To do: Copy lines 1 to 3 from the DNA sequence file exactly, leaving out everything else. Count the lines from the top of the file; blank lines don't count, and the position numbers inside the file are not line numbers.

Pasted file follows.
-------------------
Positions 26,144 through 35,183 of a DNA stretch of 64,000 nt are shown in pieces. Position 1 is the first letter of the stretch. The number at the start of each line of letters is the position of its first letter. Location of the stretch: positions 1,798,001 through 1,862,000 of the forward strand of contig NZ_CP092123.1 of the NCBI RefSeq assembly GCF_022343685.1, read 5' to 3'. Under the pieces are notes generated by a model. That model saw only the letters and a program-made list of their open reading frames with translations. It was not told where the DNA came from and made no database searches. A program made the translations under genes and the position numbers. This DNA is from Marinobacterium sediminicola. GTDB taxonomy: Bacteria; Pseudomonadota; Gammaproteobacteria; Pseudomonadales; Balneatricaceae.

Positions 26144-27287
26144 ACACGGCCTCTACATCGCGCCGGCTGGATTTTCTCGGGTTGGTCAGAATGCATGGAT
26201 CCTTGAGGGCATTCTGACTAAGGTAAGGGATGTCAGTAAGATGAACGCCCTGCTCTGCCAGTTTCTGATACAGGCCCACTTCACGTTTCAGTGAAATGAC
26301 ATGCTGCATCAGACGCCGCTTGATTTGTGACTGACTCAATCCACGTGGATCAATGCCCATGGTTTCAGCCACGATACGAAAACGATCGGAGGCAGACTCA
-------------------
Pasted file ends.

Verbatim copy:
Positions 26,144 through 35,183 of a DNA stretch of 64,000 nt are shown in pieces. Position 1 is the first letter of the stretch. The number at the start of each line of letters is the position of its first letter. Location of the stretch: positions 1,798,001 through 1,862,000 of the forward strand of contig NZ_CP092123.1 of the NCBI RefSeq assembly GCF_022343685.1, read 5' to 3'. Under the pieces are notes generated by a model. That model saw only the letters and a program-made list of their open reading frames with translations. It was not told where the DNA came from and made no database searches. A program made the translations under genes and the position numbers. This DNA is from Marinobacterium sediminicola. GTDB taxonomy: Bacteria; Pseudomonadota; Gammaproteobacteria; Pseudomonadales; Balneatricaceae.

Positions 26144-27287
26144 ACACGGCCTCTACATCGCGCCGGCTGGATTTTCTCGGGTTGGTCAGAATGCATGGAT